Here is where this review reaches a fork in the road. I saw American Animals on an evening where it was a secret film, I had an idea what the film would be, but I didn’t know for certain. I’d seen one trailer beforehand, so I went in fairly blind. I’m about to reveal a major element of the film because I feel it needs to be discussed relating to the efficacy of the film, but if you wouldn’t like to know what it is, please close this tab and carry on with your day. If you’re curious, read along.
Are we safe? Has everyone gone? Okay.
American Animals is a documentary. Or, it’s half of one. Bart Layton frequently cuts into the dramatic narrative to show interview footage with the real Warren Lipka, and the real Spencer Reinhard. This completely took me by surprise. At first, I was fascinated by the execution of it; Layton has effectively created a documentary of his own film and shown them both simultaneously. The documentary aspect brings a new dimension to the film and really drives home the unreliable narrator angle.
The story has two narrators, and both of them remember the story differently. There are some very creative sequences where we see the same event from two different perspectives. The real Warren remembers telling The real Spencer about his heist plan at a party, but Keoghan’s Spencer, mid-party, tells Peters’ Warren to “pull in here” because The real Spencer remembers being told of the heist while they were driving. Scenes change on screen as the real person narrates it differently and it adds to the experience, questioning who we can trust, and asking us what to think of The real Warren and Spencer.
Being half a documentary is both a help and a hindrance to American Animals. The help comes with scenes as described above, and offering insights into the actual people behind the heist, but the hindrances, for me at least, outweighed the positives. So much of the tension within the heist was diminished knowing certain details about the outcome just from visuals alone. The beginning of the film, upon reflection, is further interview footage showing a reaction to the crime that promised to be shocking and something that they couldn’t believe happened. And yet, the heist we got doesn’t have the necessary shock factor to stick the landing.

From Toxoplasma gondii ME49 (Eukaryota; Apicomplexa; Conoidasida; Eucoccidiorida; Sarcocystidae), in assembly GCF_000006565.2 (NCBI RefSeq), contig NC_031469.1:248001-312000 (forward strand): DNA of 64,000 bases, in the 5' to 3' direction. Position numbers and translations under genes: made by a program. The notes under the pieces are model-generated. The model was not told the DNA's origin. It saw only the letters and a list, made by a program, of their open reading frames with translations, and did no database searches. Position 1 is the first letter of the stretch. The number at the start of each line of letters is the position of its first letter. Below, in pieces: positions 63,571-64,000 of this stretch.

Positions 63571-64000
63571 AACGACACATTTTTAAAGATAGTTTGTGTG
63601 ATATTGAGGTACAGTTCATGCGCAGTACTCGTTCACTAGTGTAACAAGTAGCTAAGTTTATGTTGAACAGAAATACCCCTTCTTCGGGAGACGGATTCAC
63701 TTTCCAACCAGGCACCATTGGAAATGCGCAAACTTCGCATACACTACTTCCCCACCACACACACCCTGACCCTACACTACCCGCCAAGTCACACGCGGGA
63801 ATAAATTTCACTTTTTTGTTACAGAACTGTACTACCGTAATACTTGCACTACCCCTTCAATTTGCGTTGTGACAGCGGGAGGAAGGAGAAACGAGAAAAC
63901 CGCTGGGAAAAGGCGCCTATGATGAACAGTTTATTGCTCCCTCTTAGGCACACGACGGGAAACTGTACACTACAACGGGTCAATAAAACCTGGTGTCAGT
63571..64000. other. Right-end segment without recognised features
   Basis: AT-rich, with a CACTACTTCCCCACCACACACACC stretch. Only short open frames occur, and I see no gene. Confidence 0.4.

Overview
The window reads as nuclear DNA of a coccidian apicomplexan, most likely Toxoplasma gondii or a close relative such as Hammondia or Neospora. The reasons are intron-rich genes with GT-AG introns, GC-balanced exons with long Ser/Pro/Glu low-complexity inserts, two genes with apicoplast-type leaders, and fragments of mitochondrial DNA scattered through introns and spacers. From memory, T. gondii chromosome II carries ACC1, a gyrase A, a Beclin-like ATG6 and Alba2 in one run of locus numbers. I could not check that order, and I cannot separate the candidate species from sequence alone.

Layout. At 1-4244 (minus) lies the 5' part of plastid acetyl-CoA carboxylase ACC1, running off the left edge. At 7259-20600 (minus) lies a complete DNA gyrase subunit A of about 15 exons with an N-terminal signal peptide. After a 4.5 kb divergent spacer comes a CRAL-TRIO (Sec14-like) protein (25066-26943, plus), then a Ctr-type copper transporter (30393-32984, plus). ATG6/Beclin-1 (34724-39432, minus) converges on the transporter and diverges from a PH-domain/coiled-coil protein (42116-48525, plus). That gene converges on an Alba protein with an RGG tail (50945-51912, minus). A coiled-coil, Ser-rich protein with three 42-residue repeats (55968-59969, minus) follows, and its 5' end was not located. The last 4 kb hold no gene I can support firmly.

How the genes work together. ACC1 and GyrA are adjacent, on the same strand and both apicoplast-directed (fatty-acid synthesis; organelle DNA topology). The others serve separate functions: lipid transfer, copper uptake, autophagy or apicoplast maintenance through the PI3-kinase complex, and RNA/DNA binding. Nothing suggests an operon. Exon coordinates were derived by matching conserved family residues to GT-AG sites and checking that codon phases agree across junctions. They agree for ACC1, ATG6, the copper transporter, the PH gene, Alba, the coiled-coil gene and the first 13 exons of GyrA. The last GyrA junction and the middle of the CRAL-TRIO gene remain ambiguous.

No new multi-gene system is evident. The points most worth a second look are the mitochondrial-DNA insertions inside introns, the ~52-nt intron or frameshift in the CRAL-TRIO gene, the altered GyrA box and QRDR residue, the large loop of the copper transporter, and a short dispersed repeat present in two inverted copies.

The tonal whiplash from being a smart, Edgar Wright-ish heist film to a stereotypical documentary results in an ultimately frustrating experience. The film promises so much in its opening half an hour and doesn’t manage to deliver on such promises. I mentioned earlier about the cinematography losing its way as the film progresses, there is an angle from which I understand the decision to make the film less flashy as the fantasy becomes reality, but it doesn’t come across as well as it thinks it does.
I hope you see why I found this so difficult to write about it. It’s a film that, despite my frustrations, deserves to be talked about from many different perspectives – the morality of the students, the filmmaking, the way the students are perceived. ‘American Animals’ feels like a film that honestly could have been something spectacular, but it doesn’t manage to reach such dizzy heights.